Empowering Freedom: Domestic violence survivors find care from Friendship Home through Emergency Shelter program

Where can you turn when home isn’t a safe place? One in three women in Nebraska has experienced sexual or physical violence and stalking by an intimate partner,
Published: Oct. 14, 2020 at 9:04 AM CDT
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LINCOLN, Neb. (KOLN) - Where can you turn when home isn’t a safe place? One in three women in Nebraska has experienced sexual or physical violence and stalking by an intimate partner, according to the CDC.

This week we’re partnering with Friendship Home in a five-part series called “Empowering freedom from domestic violence.”

We spoke with a survivor who said Friendship Home’s Emergency Shelter program was a life-line.

“I’ve healed a lot and I’ve grown a lot,” said Joyce.

Joyce is a survivor of abuse and out of caution we’re hiding her identity, “Even though it’s a bad situation, you become accustomed to that way of life.”

The last few years she’s been relearning how to live a different life.

“How am I going to do this? And can I do this by myself,” said Joyce explaining the thoughts she’d once had.

Joyce was married to her husband for nearly 30 years and she said their relationship didn’t start off violent but over time his verbal, emotional and physical abuse escalated.

“Finally I became homeless with him and it was really ugly. I made a decision to just, enough was enough. I can’t do this anymore,” she explained.

That’s when Joyce reached out to Friendship Home and with her five kids, escaped into their Emergency Shelter.

“But you’re afraid. The fear sometimes can paralyze you,” said Joyce.

Last year 544 survivors of domestic violence stayed in Friendship Home’s Emergency Shelter. To break that number down even further, that’s 192 adults and 352 children.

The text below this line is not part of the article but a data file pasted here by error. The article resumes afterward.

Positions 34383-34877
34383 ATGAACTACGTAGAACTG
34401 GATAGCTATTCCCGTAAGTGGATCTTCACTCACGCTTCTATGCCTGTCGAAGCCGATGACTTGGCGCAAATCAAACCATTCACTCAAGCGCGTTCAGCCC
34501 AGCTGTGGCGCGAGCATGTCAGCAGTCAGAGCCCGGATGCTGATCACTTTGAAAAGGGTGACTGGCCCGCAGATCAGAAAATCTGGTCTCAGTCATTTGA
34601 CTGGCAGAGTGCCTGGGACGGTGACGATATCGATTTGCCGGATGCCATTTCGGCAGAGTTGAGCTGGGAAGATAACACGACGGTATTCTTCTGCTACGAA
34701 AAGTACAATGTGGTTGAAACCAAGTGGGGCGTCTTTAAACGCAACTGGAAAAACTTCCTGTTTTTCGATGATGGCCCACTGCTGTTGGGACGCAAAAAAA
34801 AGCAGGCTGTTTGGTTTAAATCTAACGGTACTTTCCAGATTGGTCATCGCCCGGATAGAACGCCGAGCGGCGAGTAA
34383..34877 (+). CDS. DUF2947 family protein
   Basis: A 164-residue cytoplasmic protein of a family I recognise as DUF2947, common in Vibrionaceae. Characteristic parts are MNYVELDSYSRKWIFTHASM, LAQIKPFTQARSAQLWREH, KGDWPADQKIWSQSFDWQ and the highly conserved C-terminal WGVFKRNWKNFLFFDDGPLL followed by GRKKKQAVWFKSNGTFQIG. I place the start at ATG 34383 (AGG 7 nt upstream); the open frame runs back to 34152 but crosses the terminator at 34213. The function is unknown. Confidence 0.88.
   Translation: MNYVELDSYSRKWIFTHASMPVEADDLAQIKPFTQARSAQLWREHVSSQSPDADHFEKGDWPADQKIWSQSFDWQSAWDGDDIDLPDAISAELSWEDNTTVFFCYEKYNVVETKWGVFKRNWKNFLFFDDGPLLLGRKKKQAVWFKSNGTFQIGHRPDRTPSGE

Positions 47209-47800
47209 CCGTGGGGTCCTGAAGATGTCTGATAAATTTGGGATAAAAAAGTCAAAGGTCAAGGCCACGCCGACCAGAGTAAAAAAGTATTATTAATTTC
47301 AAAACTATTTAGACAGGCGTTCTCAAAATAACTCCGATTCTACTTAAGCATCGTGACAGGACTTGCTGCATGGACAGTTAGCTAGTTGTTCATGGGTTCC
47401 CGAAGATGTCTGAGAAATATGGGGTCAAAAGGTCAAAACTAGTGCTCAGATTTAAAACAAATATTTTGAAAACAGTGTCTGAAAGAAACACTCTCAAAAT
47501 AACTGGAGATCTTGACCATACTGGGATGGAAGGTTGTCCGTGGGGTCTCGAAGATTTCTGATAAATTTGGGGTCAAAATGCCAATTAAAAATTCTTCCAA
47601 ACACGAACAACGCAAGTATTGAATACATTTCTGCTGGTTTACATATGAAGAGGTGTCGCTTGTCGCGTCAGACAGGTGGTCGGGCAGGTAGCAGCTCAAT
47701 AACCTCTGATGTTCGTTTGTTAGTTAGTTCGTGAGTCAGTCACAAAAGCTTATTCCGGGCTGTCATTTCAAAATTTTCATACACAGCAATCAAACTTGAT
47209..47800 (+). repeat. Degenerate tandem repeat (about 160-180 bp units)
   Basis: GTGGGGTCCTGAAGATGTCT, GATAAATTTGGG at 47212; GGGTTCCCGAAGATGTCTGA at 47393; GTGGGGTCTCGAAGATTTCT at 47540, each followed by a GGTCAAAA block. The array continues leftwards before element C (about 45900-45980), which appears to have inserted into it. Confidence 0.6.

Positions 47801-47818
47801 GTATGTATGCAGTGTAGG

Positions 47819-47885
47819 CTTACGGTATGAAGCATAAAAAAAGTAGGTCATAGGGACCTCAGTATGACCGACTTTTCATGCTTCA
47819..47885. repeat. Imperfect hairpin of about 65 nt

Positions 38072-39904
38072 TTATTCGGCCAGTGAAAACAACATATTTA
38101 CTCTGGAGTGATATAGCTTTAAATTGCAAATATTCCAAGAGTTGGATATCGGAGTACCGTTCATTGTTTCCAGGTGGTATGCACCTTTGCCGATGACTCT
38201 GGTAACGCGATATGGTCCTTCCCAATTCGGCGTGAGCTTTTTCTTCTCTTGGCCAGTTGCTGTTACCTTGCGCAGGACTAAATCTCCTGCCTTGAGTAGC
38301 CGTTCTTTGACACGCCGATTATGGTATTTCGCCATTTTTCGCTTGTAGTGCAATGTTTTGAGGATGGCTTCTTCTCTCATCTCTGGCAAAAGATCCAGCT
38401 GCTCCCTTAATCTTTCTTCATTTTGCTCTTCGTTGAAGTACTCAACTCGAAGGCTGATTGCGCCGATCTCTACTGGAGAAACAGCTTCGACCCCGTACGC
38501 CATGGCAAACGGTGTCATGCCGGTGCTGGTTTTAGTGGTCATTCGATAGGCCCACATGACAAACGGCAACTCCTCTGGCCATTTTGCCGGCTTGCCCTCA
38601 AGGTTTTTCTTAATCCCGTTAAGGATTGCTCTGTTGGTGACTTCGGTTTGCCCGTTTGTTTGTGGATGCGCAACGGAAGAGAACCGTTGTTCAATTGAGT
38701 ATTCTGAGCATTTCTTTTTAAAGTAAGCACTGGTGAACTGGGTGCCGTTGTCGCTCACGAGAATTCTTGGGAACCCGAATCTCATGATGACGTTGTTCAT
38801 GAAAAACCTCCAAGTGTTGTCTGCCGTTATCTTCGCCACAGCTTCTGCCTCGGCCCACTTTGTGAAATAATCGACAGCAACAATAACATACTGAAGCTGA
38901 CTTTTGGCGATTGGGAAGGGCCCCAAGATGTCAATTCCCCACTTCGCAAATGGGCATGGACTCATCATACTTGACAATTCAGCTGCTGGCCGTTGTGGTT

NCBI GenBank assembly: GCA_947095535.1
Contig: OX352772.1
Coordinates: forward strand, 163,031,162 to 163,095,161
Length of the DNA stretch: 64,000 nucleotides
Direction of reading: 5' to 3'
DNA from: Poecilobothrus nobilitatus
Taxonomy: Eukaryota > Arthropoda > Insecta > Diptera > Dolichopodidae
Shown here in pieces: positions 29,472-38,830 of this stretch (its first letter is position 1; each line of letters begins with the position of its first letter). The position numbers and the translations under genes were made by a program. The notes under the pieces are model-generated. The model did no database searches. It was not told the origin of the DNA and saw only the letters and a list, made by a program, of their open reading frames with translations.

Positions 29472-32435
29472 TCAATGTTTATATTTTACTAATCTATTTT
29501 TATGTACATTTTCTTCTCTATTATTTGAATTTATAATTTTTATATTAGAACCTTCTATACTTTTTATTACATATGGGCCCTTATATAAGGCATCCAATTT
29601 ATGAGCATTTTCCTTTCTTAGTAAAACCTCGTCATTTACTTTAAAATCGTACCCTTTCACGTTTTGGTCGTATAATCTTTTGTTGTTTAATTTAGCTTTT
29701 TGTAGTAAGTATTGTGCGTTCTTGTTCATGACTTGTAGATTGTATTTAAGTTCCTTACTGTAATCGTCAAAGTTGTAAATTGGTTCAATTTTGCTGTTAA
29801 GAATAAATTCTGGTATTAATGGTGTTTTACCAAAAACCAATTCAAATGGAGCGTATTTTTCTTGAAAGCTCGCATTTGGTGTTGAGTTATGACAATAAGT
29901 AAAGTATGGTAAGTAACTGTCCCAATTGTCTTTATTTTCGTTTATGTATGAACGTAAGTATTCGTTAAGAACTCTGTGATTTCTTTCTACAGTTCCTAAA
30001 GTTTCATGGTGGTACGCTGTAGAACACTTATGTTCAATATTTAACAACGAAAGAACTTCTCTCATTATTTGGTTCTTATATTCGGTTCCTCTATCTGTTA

“We’re able to be there and just guide them through the entire process,” explained Heidi, a Transitional Housing Specialist with Friendship Home.

Emergency sheltering usually lasts six to eight weeks and advocates first help survivors come up with a safety plan.

“Because that’s when the abuser escalates the most because they’ve lost some part of that power and control,” said Heidi.

From there the focus is healing. Friendship Home helps these families with essentially everything.

“You go down and you come back up and somebody just reaches their hand out and help you out, that’s what Friendship Home is. It’s a life-line,” said Joyce.

For those who may be reading or watching Joyce’s journey, she has a simple message, “Seek help. Do not be afraid to ask for help.”

Friendship Home averages 500 calls a month whether that’s for Emergency Shelter, advice or just to simply listen. Advocates said when the pandemic first started they were worried because calls dropped which meant that survivors were stuck at home with their abusers, but calls are now picking back up.

Domestic Violence Resources

If you’re experiencing violence at home, help is out there. You can call Friendship Home’s Crisis Line 24/7 at (402) 437-9302 or the National Domestic Violence Hotline at (866) 331-9474.